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17 Countries Will Default on Debts, “Russia & Arab Countries” Most Impactful to Record List

July 5, 2022

{International: Al Furat News} It seems that the list of countries that are close to defaulting on their debts is rising in light of rising global inflation pressures, coinciding with the repercussions of the war between Russia and Ukraine, and the number of those countries may reach 17 countries.

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According to a report issued by the Fitch Ratings Agency, the international rating agency warned that the list of defaulters or defaulters may expand to 17 countries out of a total of 100 countries that Fitch would like to cover their economic conditions.

That list included Arab countries in addition to Russia, which has already stumbled according to international rating agencies and fell into the so-called technical stumble in light of Western sanctions and the freezing of nearly 330 billion dollars of the assets of the Russian Central, coinciding with preventing Russian banks from dealing in foreign currencies.

Russia and Arab countries According to the Fitch report, the number of countries in the list of countries that are in default or whose bond yields in the financial markets indicate that this has happened is 17, which is a record level.

These countries are Pakistan, Sri Lanka, Zambia, Lebanon, Tunisia, Ghana, Ethiopia, Ukraine, Tajikistan, El Salvador, Suriname, Ecuador, Belize, Argentina, Russia, Belarus and Venezuela. According to the credit rating agency, most of the governments covered by Fitch have either brought in subsidies or implemented tax cuts in an effort to mitigate the impact of rising inflation. But this had its cost.

High interest pressures Fitch Ratings has lowered its outlook for sovereign debt, due to concerns about rising global borrowing costs and the possibility of a new wave of defaults.

The international rating agency, which monitors more than 100 countries, said the war in Ukraine was fueling problems such as high inflation, trade turmoil and weak economies, which are now hurting sovereign credit conditions.

The head of the sovereign ratings unit at Fitch Agency, James McCormack, said that higher interest rates in light of the adoption of central banks to tighten monetary policy to counter inflation increases the costs of government debt service.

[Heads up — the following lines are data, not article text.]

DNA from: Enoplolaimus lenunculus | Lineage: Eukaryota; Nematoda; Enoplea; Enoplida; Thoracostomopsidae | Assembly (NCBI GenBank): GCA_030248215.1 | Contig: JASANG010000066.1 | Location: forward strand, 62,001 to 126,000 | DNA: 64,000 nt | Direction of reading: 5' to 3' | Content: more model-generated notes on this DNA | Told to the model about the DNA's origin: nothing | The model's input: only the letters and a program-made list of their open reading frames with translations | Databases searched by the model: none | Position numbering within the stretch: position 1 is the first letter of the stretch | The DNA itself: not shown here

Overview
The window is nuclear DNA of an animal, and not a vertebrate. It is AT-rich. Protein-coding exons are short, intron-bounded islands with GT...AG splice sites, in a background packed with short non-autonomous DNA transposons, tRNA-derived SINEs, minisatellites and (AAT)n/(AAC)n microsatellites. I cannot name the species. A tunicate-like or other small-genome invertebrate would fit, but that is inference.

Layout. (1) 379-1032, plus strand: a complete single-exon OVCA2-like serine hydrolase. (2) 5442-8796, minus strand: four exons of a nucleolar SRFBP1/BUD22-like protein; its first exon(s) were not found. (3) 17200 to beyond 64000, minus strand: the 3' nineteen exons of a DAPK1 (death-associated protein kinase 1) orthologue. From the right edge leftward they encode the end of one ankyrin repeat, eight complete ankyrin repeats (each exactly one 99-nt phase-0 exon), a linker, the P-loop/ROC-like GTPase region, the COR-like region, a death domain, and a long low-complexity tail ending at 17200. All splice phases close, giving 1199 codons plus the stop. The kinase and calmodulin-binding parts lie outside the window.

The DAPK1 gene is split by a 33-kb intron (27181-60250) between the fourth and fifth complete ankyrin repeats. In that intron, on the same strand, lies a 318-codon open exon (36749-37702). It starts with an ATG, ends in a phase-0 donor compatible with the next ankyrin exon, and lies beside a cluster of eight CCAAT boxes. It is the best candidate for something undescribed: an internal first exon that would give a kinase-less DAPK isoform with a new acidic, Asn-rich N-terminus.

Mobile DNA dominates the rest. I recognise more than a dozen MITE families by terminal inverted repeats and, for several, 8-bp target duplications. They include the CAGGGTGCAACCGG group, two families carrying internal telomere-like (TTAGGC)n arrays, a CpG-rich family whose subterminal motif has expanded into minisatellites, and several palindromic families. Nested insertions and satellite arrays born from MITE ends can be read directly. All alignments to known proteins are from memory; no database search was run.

Rating Downgrade Regarding the future outlook of Fitch Ratings Agency, the institution has reduced its outlook for the sovereign debt sector from positive or improving to neutral.

The agency said in its report once again that the number of countries experiencing downgrades in their credit ratings increases this year with the increase in inflationary pressures, the increase in the number of government debts and the widening of the public budget deficits of countries.

While the moderate financial deterioration can be absorbed by the positive effects of inflation on government debt mechanisms, such effects depend on maintaining low interest rates, and this is no longer certain,” said the head of the sovereign ratings unit at Fitch.

James McCormack added that while commodity exporters will benefit from higher prices, those who have to import the bulk of energy or food will suffer. Russia

A few days ago, Russia fell into the trap of defaulting on debt for the first time in more than a quarter of a century, which Russian officials described as an artificial and unreal default, in light of the Russian authorities’ announcement of their intention to pay debt dues in dollars.

The credit rating agency, Fitch, downgraded Russia’s sovereign debt rating from “B” to “C”, in a decision that indicated that Moscow had defaulted on its debts.

This followed the example of major rating agencies Standard & Poor’s and Moody’s, where the long-term Russian sovereign debt was reduced to junk.

SOURCE: AlForat News


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